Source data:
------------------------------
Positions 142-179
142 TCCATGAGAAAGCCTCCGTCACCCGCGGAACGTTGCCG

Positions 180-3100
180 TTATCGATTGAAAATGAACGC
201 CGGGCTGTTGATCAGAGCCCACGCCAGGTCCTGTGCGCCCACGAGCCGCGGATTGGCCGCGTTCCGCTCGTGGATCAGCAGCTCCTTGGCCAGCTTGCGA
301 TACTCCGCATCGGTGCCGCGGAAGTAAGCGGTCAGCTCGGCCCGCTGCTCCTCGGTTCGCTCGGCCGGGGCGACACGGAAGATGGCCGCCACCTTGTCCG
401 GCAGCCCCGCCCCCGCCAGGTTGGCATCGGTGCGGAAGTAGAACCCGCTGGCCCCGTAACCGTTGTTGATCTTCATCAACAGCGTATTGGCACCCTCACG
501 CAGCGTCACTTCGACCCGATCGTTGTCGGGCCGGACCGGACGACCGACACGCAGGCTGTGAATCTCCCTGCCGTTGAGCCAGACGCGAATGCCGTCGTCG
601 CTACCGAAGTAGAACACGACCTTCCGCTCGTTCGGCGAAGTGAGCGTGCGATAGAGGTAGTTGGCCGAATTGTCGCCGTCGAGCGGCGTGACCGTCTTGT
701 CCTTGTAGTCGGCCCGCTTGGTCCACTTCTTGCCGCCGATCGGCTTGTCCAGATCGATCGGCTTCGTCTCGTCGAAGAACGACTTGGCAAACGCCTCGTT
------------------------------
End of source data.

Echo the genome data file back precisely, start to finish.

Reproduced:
Positions 142-179
142 TCCATGAGAAAGCCTCCGTCACCCGCGGAACGTTGCCG

Positions 180-3100
180 TTATCGATTGAAAATGAACGC
201 CGGGCTGTTGATCAGAGCCCACGCCAGGTCCTGTGCGCCCACGAGCCGCGGATTGGCCGCGTTCCGCTCGTGGATCAGCAGCTCCTTGGCCAGCTTGCGA
301 TACTCCGCATCGGTGCCGCGGAAGTAAGCGGTCAGCTCGGCCCGCTGCTCCTCGGTTCGCTCGGCCGGGGCGACACGGAAGATGGCCGCCACCTTGTCCG
401 GCAGCCCCGCCCCCGCCAGGTTGGCATCGGTGCGGAAGTAGAACCCGCTGGCCCCGTAACCGTTGTTGATCTTCATCAACAGCGTATTGGCACCCTCACG
501 CAGCGTCACTTCGACCCGATCGTTGTCGGGCCGGACCGGACGACCGACACGCAGGCTGTGAATCTCCCTGCCGTTGAGCCAGACGCGAATGCCGTCGTCG
601 CTACCGAAGTAGAACACGACCTTCCGCTCGTTCGGCGAAGTGAGCGTGCGATAGAGGTAGTTGGCCGAATTGTCGCCGTCGAGCGGCGTGACCGTCTTGT
701 CCTTGTAGTCGGCCCGCTTGGTCCACTTCTTGCCGCCGATCGGCTTGTCCAGATCGATCGGCTTCGTCTCGTCGAAGAACGACTTGGCAAACGCCTCGTT